Piñatas as Symbols

Due to the missionaries using piñatas as a teaching tool when the Americas were discovered, there have been many symbols associated with piñatas and the piñata game. With the possible exceptions of Los Posadas and the first Sunday of Lent, the symbolic nature of the piñata is rarely pondered today.

Since we have been examining Piñata history. I will explain some of the symbolism. If you would like to add to this discussion, contact me!

  • The bright colors which are often used to decorate the piñata refer to the beautiful forms that evil, sin and temptation cloak themselves in.
  • The blindfold can symbolize faith. Many define faith as believing without having seen.*
  • The piñata buster has been associated with the power of God. I have also read that it also is associated with virtue.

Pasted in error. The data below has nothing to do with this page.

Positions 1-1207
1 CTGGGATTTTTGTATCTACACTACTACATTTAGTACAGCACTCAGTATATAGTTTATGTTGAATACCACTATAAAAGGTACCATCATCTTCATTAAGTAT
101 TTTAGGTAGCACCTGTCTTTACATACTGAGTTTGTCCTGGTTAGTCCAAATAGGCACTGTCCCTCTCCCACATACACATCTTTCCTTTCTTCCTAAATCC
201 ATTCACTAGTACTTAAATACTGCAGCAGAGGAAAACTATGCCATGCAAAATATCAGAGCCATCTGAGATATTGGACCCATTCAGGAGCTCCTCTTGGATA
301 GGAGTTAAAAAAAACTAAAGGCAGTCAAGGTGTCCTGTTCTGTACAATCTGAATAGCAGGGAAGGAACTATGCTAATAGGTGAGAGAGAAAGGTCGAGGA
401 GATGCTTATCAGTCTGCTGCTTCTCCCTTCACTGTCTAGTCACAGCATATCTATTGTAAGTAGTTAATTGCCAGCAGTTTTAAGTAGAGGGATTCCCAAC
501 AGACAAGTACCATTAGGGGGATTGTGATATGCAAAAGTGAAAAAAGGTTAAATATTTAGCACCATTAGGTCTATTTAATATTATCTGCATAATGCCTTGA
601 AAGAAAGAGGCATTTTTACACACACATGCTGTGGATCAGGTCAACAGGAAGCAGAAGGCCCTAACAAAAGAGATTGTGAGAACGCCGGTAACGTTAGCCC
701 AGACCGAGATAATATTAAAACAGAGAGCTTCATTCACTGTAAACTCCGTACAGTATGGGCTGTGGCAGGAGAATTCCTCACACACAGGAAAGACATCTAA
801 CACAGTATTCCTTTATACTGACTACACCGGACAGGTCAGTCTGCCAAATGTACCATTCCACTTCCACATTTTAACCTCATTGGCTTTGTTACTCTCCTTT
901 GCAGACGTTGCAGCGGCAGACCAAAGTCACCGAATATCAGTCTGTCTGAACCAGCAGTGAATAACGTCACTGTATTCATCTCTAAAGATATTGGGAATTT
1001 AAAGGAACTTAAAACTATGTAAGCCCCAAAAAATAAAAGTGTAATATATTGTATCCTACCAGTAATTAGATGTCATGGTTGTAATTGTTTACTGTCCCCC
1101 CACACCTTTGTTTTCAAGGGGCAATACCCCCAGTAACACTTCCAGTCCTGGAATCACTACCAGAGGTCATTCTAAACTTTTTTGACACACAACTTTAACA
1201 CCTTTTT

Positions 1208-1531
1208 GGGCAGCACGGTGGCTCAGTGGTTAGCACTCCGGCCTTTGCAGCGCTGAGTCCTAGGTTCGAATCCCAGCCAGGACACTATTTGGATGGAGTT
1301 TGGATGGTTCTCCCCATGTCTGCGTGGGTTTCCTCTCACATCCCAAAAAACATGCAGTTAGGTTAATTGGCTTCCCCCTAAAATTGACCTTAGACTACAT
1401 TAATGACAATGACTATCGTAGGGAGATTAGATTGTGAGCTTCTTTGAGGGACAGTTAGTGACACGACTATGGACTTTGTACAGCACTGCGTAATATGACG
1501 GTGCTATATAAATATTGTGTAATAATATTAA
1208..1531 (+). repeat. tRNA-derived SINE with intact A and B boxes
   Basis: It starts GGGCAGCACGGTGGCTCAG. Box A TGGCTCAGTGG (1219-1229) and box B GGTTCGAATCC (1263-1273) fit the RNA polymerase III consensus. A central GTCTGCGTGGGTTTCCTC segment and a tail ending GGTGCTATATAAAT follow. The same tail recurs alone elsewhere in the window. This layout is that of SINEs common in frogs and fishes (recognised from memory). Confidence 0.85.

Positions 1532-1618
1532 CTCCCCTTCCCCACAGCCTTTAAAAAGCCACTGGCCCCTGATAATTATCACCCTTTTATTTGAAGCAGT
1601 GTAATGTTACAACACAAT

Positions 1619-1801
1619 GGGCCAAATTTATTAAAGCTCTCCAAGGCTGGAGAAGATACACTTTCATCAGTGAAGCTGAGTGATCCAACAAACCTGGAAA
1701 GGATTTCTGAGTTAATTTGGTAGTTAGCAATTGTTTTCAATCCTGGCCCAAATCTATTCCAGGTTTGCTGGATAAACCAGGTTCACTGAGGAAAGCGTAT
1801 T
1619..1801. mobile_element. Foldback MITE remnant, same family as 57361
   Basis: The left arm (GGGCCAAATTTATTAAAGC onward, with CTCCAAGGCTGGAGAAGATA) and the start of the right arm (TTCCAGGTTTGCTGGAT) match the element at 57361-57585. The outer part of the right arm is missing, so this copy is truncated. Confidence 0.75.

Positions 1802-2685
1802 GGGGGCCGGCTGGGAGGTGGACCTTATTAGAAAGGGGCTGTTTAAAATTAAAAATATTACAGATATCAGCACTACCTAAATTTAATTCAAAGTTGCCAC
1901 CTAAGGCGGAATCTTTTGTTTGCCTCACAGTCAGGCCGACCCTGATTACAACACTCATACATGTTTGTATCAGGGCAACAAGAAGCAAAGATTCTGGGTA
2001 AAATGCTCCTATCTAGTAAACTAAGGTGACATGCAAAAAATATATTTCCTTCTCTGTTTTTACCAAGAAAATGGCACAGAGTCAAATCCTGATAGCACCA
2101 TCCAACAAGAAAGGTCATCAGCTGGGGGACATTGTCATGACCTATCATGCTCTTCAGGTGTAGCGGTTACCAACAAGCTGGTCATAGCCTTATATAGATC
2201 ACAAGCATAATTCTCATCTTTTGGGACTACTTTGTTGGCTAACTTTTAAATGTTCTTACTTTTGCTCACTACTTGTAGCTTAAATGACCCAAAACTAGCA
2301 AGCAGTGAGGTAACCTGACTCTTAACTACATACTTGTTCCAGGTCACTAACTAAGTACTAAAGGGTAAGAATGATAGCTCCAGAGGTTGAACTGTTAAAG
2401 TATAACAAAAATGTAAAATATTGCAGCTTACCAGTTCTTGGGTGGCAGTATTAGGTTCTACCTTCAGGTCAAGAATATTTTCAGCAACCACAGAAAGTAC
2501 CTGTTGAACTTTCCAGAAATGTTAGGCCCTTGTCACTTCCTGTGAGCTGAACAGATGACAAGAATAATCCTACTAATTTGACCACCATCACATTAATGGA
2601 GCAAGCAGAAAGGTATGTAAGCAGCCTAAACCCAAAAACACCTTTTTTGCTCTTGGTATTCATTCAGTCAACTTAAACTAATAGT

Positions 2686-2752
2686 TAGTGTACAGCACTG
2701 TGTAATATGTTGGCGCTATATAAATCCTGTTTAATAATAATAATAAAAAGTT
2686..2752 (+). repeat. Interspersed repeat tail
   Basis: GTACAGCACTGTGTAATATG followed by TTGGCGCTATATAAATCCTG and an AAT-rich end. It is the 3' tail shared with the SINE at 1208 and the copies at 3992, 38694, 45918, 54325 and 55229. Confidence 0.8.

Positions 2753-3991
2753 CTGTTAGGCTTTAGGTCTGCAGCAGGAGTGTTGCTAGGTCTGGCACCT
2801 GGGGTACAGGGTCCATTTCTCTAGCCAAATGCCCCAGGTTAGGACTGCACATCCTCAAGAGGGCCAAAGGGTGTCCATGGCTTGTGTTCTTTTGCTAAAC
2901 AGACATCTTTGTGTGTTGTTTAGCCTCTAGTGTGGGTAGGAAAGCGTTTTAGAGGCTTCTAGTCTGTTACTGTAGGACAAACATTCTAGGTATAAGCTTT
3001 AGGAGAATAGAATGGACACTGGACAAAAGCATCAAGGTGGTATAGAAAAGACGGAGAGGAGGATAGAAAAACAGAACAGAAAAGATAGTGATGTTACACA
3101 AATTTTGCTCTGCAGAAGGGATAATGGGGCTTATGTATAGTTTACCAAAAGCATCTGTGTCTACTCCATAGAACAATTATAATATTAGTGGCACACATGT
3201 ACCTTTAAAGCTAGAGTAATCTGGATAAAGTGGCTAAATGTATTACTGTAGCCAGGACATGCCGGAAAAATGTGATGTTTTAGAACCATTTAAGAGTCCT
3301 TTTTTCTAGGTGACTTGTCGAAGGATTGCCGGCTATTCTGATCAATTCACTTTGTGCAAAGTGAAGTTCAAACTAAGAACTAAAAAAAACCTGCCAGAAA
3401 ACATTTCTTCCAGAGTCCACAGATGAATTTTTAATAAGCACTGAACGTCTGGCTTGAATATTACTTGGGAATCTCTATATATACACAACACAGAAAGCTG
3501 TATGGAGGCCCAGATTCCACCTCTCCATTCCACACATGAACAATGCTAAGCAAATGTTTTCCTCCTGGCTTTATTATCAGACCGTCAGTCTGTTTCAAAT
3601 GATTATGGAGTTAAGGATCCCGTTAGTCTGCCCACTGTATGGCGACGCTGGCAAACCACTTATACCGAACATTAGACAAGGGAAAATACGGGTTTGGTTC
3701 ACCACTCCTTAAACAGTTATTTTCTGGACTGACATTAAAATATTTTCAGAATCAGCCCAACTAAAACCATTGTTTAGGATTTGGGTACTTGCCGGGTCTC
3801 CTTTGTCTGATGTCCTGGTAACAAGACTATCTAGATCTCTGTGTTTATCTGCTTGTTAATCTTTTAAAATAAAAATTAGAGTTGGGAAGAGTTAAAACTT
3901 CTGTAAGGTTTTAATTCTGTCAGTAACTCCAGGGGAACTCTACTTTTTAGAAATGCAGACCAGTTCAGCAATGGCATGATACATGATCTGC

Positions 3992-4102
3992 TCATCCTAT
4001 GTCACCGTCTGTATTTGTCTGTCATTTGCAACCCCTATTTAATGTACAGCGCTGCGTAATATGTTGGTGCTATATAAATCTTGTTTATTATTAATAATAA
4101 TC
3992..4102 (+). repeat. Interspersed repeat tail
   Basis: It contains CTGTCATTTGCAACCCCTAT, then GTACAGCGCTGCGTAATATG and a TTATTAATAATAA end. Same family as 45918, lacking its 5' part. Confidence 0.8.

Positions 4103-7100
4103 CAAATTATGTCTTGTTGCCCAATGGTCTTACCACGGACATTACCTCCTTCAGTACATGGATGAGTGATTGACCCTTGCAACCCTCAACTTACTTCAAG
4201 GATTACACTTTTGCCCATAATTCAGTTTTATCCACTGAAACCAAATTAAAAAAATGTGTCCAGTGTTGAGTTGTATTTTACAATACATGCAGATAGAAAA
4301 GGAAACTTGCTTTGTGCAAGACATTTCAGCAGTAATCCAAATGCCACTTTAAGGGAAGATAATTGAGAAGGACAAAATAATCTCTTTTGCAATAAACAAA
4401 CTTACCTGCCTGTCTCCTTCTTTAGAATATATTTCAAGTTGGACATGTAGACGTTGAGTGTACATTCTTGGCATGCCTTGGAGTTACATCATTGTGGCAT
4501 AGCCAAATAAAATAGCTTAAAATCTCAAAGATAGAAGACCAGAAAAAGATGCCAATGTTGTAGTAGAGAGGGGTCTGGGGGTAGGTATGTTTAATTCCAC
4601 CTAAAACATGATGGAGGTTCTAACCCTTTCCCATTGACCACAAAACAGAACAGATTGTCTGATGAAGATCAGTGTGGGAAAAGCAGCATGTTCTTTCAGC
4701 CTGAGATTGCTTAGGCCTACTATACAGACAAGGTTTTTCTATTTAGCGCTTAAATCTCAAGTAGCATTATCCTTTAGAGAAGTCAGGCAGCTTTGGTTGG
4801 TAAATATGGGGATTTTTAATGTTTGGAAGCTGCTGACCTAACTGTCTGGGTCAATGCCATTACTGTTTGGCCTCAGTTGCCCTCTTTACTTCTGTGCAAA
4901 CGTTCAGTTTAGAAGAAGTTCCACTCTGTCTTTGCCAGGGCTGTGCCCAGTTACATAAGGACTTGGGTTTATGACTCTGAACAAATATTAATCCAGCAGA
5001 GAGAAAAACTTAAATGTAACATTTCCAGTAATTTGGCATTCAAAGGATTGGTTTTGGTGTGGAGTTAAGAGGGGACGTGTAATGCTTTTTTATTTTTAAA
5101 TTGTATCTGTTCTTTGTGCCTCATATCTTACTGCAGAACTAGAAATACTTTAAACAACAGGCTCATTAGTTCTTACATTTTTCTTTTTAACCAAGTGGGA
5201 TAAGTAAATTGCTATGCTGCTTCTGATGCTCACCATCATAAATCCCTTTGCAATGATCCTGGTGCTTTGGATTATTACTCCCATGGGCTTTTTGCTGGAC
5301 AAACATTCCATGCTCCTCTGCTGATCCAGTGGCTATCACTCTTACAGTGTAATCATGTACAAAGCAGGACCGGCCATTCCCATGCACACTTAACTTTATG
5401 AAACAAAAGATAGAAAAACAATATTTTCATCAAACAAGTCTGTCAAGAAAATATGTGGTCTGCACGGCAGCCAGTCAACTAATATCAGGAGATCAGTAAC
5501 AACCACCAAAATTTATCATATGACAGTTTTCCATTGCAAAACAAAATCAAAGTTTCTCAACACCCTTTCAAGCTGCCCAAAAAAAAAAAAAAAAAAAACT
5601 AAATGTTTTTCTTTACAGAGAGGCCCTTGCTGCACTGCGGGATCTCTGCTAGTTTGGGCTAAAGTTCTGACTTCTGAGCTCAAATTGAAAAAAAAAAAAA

• The filler represents God’s blessings or the host and hostess’s good wishes for their guests.
  • The breaking of the piñata symbolizes the defeat of Satan or the end of evil.
  • I have read that the piñata itself signifies hope. The idea is that because the piñata is hung over the participant’s heads, the people must look to the heavens the source of hope. I think that this is a less common symbol

The specific design of the star piñata has a different meaning depending upon the holiday:

For Los Posadas, the star piñata stands for the Star of Bethlehem guiding both the wise men and our souls to the infant Jesus.

For the first Sunday in Lent, the star piñata is a symbol of the devil, the 7 points on the star represent the 7 deadly sins: pride, anger, envy, greed, laziness, lust and gluttony.

Next posting: the derivation of the word piñata

*Don’t forget that you get a free blindfold with every order from Piñata Supply Co .


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